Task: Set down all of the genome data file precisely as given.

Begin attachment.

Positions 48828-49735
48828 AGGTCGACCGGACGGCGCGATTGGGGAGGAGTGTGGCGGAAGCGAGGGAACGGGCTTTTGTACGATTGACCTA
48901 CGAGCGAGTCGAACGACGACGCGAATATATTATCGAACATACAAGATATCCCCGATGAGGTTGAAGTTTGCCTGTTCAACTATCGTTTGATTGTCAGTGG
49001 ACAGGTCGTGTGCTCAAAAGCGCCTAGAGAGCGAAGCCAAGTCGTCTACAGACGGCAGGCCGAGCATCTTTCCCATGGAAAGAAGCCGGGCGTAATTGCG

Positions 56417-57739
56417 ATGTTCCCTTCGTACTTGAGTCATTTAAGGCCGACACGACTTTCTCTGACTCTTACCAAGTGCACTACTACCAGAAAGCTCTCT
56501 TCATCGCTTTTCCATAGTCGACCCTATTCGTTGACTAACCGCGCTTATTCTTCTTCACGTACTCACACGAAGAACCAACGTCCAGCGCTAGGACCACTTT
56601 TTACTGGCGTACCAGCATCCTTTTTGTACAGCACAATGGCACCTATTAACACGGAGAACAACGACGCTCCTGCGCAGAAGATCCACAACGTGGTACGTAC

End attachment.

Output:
Positions 48828-49735
48828 AGGTCGACCGGACGGCGCGATTGGGGAGGAGTGTGGCGGAAGCGAGGGAACGGGCTTTTGTACGATTGACCTA
48901 CGAGCGAGTCGAACGACGACGCGAATATATTATCGAACATACAAGATATCCCCGATGAGGTTGAAGTTTGCCTGTTCAACTATCGTTTGATTGTCAGTGG
49001 ACAGGTCGTGTGCTCAAAAGCGCCTAGAGAGCGAAGCCAAGTCGTCTACAGACGGCAGGCCGAGCATCTTTCCCATGGAAAGAAGCCGGGCGTAATTGCG

Positions 56417-57739
56417 ATGTTCCCTTCGTACTTGAGTCATTTAAGGCCGACACGACTTTCTCTGACTCTTACCAAGTGCACTACTACCAGAAAGCTCTCT
56501 TCATCGCTTTTCCATAGTCGACCCTATTCGTTGACTAACCGCGCTTATTCTTCTTCACGTACTCACACGAAGAACCAACGTCCAGCGCTAGGACCACTTT
56601 TTACTGGCGTACCAGCATCCTTTTTGTACAGCACAATGGCACCTATTAACACGGAGAACAACGACGCTCCTGCGCAGAAGATCCACAACGTGGTACGTAC